On our way to the Sea Chart wreck with all our equipment and supplies
The three candidates all had different amounts of specialties they participated in, all three had Enriched Air
and Deep on their schedule, Rene and Dax added Wreck on top of this and Rene also participated in the Oxygen provider training and joined also in the Underwater Navigation and Underwater Naturalist specialties.
Rene setting up a line at the Sea Chart wreck
The first day was spent diving the Sea Chart wreck, a virgin wreck for me and our biggest worry was that there was no buoy, but lucky for us, the they before we went, a buoy was set up, guaranteeing that we would find the wreck!
The Sea Chart, a drawing how it looks like underwater
They turned out to be two great dives, with fairly good viz. The Sea Chart 1 was in the process of transporting 1,200 logs of hard wood in its 3200 tonnes hold, from Burma, heading across the Andaman Sea, down through the Straits of Malacca and than on to its final destination in Vietnam. However, in August 2009, the bulk carrier encountered problems not far from Thailand's coast, where rough seas and severe weather battered the ship, causing multiple leaks in its hull. Water leaked also in to the engine room and began to sink the vessel. All crew on board the Sea Chart 1 managed to escape on inflatable rafts and were rescued by a Thai Navy ship. MV Sea Chart 1, 84 meters long and 12 meters wide, now rests on her starboard side in 40 meters of water.
During a safety stop with Dax, Rene and Juha
The wreck makes for a great dive with plenty of large logs being scattered on to the sea floor or half outside of the ship. A huge amount of marine life has already gathered and settled on this wreck, It felt like diving in fish soup!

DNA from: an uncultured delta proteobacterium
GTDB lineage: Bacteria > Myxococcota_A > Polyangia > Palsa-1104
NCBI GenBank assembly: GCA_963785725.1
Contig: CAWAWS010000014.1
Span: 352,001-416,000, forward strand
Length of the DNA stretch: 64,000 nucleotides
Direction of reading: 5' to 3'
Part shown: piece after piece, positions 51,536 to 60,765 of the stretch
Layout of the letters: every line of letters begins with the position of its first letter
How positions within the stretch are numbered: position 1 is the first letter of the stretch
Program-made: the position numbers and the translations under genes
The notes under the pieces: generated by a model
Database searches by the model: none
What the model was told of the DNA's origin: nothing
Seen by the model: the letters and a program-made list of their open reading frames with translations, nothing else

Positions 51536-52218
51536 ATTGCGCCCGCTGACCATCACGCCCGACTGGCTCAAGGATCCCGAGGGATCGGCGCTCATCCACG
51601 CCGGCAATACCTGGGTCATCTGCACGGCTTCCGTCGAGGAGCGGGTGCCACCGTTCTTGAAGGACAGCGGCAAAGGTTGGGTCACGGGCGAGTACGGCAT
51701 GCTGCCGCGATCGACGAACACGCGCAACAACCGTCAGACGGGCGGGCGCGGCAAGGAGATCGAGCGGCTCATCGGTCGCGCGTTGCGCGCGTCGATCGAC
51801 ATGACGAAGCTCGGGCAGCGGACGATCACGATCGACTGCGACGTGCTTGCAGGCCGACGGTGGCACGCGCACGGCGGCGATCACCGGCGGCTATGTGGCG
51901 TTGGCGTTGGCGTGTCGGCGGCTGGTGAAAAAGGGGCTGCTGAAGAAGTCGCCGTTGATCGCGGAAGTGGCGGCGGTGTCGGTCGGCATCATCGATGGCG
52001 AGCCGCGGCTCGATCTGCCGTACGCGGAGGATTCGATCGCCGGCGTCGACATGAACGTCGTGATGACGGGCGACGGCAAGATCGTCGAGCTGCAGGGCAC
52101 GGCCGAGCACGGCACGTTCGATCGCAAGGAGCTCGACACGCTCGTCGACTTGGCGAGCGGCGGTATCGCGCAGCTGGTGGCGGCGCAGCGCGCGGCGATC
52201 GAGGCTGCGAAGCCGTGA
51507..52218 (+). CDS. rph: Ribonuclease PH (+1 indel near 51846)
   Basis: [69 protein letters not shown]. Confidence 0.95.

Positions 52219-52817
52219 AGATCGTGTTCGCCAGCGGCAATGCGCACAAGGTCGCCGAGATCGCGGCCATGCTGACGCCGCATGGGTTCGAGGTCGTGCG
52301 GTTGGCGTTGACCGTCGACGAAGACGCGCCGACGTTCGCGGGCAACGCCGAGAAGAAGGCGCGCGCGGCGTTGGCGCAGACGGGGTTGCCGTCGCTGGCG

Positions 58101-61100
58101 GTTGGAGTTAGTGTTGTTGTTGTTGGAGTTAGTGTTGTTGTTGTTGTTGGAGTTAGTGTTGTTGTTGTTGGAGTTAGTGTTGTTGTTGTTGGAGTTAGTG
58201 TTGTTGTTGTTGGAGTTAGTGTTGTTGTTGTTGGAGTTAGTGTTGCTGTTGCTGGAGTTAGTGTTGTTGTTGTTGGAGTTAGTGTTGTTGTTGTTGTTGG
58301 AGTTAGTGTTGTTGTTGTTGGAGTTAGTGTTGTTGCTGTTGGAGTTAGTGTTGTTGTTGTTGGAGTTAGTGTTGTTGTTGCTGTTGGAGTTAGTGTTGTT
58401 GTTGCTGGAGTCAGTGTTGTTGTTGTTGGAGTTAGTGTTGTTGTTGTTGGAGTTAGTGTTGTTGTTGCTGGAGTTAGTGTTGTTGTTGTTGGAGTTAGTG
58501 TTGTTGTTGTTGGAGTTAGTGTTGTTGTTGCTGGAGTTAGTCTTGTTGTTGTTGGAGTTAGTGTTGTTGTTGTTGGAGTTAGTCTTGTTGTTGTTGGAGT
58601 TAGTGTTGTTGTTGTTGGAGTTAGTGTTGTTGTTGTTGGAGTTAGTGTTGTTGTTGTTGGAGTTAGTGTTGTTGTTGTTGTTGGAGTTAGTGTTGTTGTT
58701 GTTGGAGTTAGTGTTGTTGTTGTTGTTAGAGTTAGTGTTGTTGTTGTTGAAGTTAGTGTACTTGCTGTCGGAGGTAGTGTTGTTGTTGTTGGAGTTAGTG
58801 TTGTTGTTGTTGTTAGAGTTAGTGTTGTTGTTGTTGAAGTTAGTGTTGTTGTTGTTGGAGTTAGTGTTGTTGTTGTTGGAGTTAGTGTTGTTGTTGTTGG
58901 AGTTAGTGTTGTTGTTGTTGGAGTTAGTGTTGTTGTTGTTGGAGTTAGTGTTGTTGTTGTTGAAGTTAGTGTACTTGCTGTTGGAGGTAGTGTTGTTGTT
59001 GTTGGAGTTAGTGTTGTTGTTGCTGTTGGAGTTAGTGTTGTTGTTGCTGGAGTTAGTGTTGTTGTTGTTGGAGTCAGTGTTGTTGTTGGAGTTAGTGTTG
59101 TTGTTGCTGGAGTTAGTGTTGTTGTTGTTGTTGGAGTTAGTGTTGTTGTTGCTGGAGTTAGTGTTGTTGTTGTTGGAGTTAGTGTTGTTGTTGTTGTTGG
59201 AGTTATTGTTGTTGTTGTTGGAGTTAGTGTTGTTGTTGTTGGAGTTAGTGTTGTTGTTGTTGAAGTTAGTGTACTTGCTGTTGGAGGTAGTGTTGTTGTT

Two great dies were had and we accomplished all our performance requirements, including penetration.
The deep egg, when you're deep enough, around 27 meters, the yellow of an egg will be compressed enough by the surrounding pressure, so it stay whole, even if you gently push it around
The second day for PADI Specialty Instructor training in Khao Lak
saw us back on a boat, and a big one this time, for a trip to the Similan Islands
, and specifically island # 9. Here we conducted the deep dive specialty over two dives and we learned a lot, including potential problems that can occur at the surface, before you even start a dive. There was a very strong surface current but once we were at 37 meters, there was nothing left of that current.
Dax doing a timed skill during a deep dive, to check if he is influenced by nitrogen narcosis
On our second deep dive during our PADI Specialty Instructor training in Khao Lak, we descended straight on top of a guitar shark, who still was a few meter deeper than us. This was my first ever sighting of such a shark and I was really excited about this, since you don't get to see them that often! See the picture below.
My first ever guitar shark at Similan island # 9, not a great picture, but the only one I have
The last day of diving was only with Rene and we headed out to the Boonsung wreck, where we had another two great dives, to finish off the PADI Specialty Instructor training in Khao Lak. Once more it felt like diving in fish soup, that's how much fish had gathered at the wreck.
Rene practicing navigation patterns on land
We met all performance requirements for both the Underwater Navigation and Underwater Naturalist dives and had a great day on the boat as well. Good company and good dives always make life easy and enjoyable!
Thanks to Rene, Dax and Juha, it was a fun IDC and we had some fantastic dives together, hope to see back in Khao Lak come February 2016!
The Boonsung wreck
See you there,
Labels: Kao Lak, Similan Islands, Specialties, Training, Wreck diving